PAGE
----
Understanding Diabetes - Medx Health Assistance

Understanding Diabetes

It all starts with glucose. Glucose is an important source of energy for your brain and the cells that make up your muscles and tissues. Diabetes mellitus is a group of diseases that affect how your body uses glucose or blood sugar. There are various types of diabetes however, each one of them leads to an increased amount of sugar in the blood, which in turn can lead to serious health problems.

To understand diabetes, it is important to understand how glucose is processed in the body. Glucose majorly comes from food and liver. Your liver stores and makes glucose. If your glucose levels are low, then, to maintain the normal range, the liver breaks down stored glycogen into glucose or blood sugar. This sugar is then absorbed into the bloodstream where it enters cells with the help of insulin. Insulin is a hormone that comes from the pancreas, a gland situated below the stomach. Insulin circulates in the bloodstream and enables sugar to enter the cells. Hence, the amount of sugar in the bloodstream is dropped, which in turn lowers the secretion of insulin from the pancreas.

Type 1 diabetes and type 2 diabetes are conditions of chronic diabetes. On the contrary, prediabetes and gestational diabetes are conditions of reversible diabetes. Prediabetes is when the blood sugar levels are higher than normal, but not high enough to be categorized under diabetes. Moreover, if appropriate measures aren’t taken against prediabetes, it will develop into Type 2 diabetes. During pregnancy, sometimes, gestational diabetes develops with the resistance of insulin in the cells, which may resolve after the birth of the baby.

Type 1 Diabetes:  It usually appears during childhood or adolescence but can develop at any age. The root cause of type 1 diabetes is still unknown but it is thought to be caused by genetic susceptibility and environmental factors. It is when our immune system, which is set to fight bacteria and virus by default, also starts destroying the cells that produce insulin, in the pancreas. This results in little or no insulin in the bloodstream, due to which, sugar does not enter the cells and builds up in the bloodstream.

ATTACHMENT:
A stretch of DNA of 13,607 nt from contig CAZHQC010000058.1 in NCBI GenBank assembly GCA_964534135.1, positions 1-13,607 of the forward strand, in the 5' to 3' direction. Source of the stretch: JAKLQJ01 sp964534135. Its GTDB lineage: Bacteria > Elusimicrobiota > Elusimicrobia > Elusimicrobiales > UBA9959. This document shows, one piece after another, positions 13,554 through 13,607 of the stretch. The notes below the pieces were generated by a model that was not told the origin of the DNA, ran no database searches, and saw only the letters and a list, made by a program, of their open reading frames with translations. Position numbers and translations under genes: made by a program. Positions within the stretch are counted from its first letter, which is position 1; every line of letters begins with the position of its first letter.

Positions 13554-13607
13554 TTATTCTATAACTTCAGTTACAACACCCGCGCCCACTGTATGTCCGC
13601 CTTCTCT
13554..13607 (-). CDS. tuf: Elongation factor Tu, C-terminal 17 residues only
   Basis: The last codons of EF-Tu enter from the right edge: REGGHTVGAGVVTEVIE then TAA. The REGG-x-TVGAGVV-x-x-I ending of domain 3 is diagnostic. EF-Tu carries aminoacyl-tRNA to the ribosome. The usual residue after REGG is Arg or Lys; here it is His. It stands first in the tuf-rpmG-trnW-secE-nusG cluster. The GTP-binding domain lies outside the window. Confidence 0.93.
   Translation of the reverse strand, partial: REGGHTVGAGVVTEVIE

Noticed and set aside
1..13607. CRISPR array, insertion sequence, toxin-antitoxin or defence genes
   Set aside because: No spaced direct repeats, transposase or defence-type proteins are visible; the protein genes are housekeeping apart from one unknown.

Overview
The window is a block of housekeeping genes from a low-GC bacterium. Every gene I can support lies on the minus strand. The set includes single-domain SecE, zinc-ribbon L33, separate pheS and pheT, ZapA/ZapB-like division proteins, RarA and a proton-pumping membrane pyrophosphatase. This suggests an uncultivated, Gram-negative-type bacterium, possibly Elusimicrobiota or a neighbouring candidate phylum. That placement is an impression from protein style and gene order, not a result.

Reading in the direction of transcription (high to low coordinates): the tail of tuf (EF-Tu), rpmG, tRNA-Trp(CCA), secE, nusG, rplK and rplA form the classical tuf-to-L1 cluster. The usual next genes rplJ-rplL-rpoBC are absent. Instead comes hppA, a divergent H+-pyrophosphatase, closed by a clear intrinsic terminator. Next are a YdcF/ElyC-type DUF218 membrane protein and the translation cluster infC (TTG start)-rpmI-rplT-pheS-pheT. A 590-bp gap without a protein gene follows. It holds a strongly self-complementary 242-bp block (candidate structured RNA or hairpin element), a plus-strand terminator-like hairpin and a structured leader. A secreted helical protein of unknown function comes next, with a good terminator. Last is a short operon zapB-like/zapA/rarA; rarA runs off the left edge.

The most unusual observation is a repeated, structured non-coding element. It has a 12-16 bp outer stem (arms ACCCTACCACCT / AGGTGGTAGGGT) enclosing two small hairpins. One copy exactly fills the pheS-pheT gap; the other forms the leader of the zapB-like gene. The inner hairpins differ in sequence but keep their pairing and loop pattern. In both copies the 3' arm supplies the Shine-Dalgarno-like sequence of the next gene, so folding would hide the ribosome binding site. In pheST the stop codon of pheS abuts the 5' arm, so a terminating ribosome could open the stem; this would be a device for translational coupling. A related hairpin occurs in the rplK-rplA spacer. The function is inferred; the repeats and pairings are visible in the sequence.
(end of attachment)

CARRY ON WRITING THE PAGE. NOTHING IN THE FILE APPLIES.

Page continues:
Type 2 Diabetes and Prediabetes: The more common type, usually found in people over 40 years of age however, type 2 diabetes can develop at any age. Type 2 diabetes and prediabetes is when the cells become resistant to insulin and to overcome this resistance the gland isn’t able to produce enough insulin. Therefore, blood sugar, unable to enter the cells, increases in the bloodstream. 

Gestational Diabetes: To sustain a pregnancy, the placenta produces hormones that make cells more resistant to insulin. Normally in this situation, the pancreas starts producing enough extra insulin to overcome the resistance. But sometimes it can’t keep up, resulting in increased levels of blood sugar or glucose in the bloodstream.

Symptoms

Depending on how much your blood sugar is elevated, symptoms of diabetes vary. People with prediabetes or type 2 diabetes may sometimes not experience any symptoms. Type 1 diabetes however, comes with quick and severe symptoms.

Some signs and symptoms of type 1 and type 2 diabetes are:

  • Increased thirst
  • Frequent urination
  • Extreme hunger
  • Unexplained weight loss
  • Presence of ketones in the urine
  • Fatigue
  • Irritability
  • Blurred vision
  • Slow-healing sores
  • Frequent infections

Risk Factors

Researchers haven’t yet fully understood why some people develop type 1 diabetes, prediabetes or type 2 diabetes and others don’t. Although, certain factors do increase the risk, including:

  • Weight: With the presence of more fatty tissue, the cells become more resistant to insulin.
  • Inactivity: Exercise or physical activity, uses glucose as energy and makes the cells more sensitive to insulin. This helps you control your weight.
  • Family history: If a parent or sibling has diabetes, your risk increases.
  • Age: With the growing age, your risk increases. This could be due to the tendency of less exercising and gaining weight as you age. However, diabetes has also been increasing among children, adolescents and younger adults.

Complications

Disabling and life threatening complications can eventually develop, if the blood sugar levels are neglected or aren’t controlled appropriately. Some complications may include:

  • Cardiovascular disease
  • Nerve damage
  • Kidney damage
  • Eye damage 
  • Foot damage.
  • Skin conditions
  • Hearing impairment
  • Alzheimer’s disease
  • Depression

To avoid long term complications of diabetes from developing one must maintain a healthy balanced lifestyle with appropriate diet and physical movement along with proper consultation medication and treatment from the doctor.

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